WHEN YOU GO INTO A PERFORMANCE WITH EXPECTATIONS, YOU WILL ALWAYS COME OUT WITH DISAPPOINTMENT

WHEN YOU GO INTO A PERFORMANCE WITH EXPECTATIONS, YOU WILL ALWAYS COME OUT WITH DISAPPOINTMENT

One of the more common, yet costly mental mistakes that athletes make is to go into a competition carrying their expectations. "I want to win, beat this opponent, go 3 for 4, score 17 points, pitch a shut-out, prove to the coach that I should be the starter," etc. Your expectations and the fear that you might not realize them, i.e. the "what if's" will guarantee that you always play tight and tentatively, a mere shadow of your potential!   

Your expectations make the present performance too important to you. They will create a sense of urgency inside and pressure that you experience with self-talk like "I have to," "I've got to," "I need to," and "Oh my God, What if I don't?" This pressure will tighten your muscles, choke off your breathing and insure you under-achieve.

I got a phone call yesterday from a talented boxer who was struggling with a "mental block." Her block was an inability to box in fights the way she did in practice. When she sparred, she was loose and relaxed and executed the way she was supposed to. However, in the ring, under those hot lights and in front of an audience, she was way off, complaining about feeling slow, tired and ineffectual. Her won-loss record reflected this as she seemed to lose to lesser talented boxers.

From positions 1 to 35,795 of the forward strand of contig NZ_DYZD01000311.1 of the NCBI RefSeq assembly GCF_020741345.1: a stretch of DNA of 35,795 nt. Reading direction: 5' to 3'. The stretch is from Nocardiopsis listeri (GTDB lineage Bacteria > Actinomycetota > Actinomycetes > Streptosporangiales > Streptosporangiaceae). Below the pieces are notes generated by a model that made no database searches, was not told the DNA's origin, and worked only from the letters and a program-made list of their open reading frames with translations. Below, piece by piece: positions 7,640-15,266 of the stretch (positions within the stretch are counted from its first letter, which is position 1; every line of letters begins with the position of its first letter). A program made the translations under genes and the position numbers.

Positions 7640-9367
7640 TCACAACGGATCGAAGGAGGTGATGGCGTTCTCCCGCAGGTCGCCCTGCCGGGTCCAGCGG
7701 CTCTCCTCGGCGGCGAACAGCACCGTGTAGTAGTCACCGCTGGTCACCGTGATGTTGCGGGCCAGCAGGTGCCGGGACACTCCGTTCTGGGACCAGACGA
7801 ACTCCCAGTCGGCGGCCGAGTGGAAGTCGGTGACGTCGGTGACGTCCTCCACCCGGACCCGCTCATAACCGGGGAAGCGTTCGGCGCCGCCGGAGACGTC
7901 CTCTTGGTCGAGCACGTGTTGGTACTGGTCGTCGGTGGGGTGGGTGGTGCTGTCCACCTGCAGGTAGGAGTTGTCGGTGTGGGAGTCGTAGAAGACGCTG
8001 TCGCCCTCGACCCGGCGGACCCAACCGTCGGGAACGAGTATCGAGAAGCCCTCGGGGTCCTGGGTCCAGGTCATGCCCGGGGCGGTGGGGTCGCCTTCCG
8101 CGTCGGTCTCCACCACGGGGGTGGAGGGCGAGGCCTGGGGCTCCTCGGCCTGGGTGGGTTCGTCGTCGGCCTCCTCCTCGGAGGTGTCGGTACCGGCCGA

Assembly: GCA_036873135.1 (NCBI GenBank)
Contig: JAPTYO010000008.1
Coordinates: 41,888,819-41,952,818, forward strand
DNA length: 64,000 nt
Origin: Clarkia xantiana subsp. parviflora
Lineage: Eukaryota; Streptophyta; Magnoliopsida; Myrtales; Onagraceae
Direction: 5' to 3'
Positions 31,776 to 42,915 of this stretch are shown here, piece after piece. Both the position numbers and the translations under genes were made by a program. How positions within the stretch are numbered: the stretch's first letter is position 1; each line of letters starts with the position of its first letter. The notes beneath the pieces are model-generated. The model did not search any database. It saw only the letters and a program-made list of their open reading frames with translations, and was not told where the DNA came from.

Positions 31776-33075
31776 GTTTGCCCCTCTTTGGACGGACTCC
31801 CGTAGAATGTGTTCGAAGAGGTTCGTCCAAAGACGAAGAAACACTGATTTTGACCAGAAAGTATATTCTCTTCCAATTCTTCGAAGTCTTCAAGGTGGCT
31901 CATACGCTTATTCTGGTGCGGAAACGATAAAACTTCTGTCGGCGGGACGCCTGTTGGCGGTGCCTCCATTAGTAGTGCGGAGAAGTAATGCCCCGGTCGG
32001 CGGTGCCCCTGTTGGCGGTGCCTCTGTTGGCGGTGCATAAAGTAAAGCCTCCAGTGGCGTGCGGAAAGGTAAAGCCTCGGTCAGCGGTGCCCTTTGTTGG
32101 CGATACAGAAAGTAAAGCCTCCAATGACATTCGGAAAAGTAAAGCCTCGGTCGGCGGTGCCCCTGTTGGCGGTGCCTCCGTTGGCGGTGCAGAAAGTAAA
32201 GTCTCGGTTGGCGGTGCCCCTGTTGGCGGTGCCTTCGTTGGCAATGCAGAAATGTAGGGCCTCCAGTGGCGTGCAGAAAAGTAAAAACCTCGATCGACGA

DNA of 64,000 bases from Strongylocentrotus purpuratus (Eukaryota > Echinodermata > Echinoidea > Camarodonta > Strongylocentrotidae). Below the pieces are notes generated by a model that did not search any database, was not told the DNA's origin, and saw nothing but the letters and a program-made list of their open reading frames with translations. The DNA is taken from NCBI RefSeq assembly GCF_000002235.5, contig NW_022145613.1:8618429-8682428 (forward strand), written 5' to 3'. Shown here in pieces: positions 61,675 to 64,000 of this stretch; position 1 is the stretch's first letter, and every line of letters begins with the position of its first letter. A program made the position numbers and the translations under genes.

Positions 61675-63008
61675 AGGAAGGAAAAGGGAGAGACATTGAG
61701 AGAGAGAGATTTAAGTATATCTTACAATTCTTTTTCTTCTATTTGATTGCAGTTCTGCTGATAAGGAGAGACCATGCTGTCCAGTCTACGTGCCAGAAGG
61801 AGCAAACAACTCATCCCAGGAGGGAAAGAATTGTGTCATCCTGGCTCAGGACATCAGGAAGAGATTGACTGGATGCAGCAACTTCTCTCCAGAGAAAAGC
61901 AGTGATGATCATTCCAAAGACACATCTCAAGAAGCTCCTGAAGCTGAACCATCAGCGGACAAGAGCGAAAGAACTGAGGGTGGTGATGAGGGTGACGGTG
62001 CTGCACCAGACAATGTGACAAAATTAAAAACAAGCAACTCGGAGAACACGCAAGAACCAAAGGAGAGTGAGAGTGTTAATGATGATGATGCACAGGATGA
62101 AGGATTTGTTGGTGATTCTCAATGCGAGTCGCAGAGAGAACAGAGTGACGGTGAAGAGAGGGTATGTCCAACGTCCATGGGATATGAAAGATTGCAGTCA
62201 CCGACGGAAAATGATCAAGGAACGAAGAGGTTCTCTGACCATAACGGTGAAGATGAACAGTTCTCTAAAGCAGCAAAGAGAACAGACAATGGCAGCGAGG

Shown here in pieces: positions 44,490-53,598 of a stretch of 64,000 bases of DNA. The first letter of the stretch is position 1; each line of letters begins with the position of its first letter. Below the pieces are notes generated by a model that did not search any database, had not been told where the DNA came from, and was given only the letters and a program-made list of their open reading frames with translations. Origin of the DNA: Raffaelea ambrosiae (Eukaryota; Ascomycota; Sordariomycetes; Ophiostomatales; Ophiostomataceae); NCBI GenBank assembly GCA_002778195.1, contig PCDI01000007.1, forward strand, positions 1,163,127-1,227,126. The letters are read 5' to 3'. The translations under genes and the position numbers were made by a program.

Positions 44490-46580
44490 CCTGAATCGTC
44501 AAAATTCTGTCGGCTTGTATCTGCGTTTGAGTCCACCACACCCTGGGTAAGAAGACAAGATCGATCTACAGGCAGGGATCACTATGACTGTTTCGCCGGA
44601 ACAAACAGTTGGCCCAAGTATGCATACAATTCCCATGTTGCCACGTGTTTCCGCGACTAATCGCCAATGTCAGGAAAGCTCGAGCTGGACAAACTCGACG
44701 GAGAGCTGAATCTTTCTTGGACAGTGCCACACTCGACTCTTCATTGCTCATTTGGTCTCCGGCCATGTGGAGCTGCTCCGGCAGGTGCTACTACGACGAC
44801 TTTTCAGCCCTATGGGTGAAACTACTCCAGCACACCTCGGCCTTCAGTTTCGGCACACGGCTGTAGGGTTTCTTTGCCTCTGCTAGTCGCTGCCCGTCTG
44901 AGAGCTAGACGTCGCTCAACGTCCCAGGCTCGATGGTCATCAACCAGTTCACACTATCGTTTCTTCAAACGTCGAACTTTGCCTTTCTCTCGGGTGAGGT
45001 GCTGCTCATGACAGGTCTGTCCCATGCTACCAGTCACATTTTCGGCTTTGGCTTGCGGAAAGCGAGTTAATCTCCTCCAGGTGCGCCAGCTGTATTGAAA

Before each of her fights she'd think, "I have to win! I've got to beat this opponent! I need this victory to help me get a bigger payday and move up in the rankings!" All expectations! At times before she fought she'd tell her trainer, "Please, don't let me fail! Don't let me fail!" This kind of pre-performance focus on the outcome (i.e expectations) will always crank up the nervousness an athlete experiences and lead them to a very disappointing finish.

Your expectations have no place in a competition. NONE WHAT-SO-EVER! You need to get in the habit of leaving them at home whenever you step onto the court, course or field to compete. If performing well and winning is critically important to you, then the time to think about that and your expectations is when you practice. In fact, your expectations should be what fuels you to practice hard and consistently. Expectations, i.e. what you hope to accomplish are your source of motivation, like goals. This is their only constructive value. 

When the pressure to produce is turned up high, your focus of concentration needs to be on what's right in front of you, in the moment and NOT on what's at the end of the performance, an expected outcome. Keeping your concentration in the moment will help keep you relaxed and loose, enabling you to pay close attention to the important performance cues as they unfold in the competition, moment by moment. 

Go into a performance with expectations and I guarantee you that you'll come out of that performance with DISAPPOINTMENT. However, if you go into the performance without expectations, without a focus on the outcome of either what you want to happen at the end or what you're afraid will happen, then the emotion that greets you at the end is PLEASANT SURPRISE.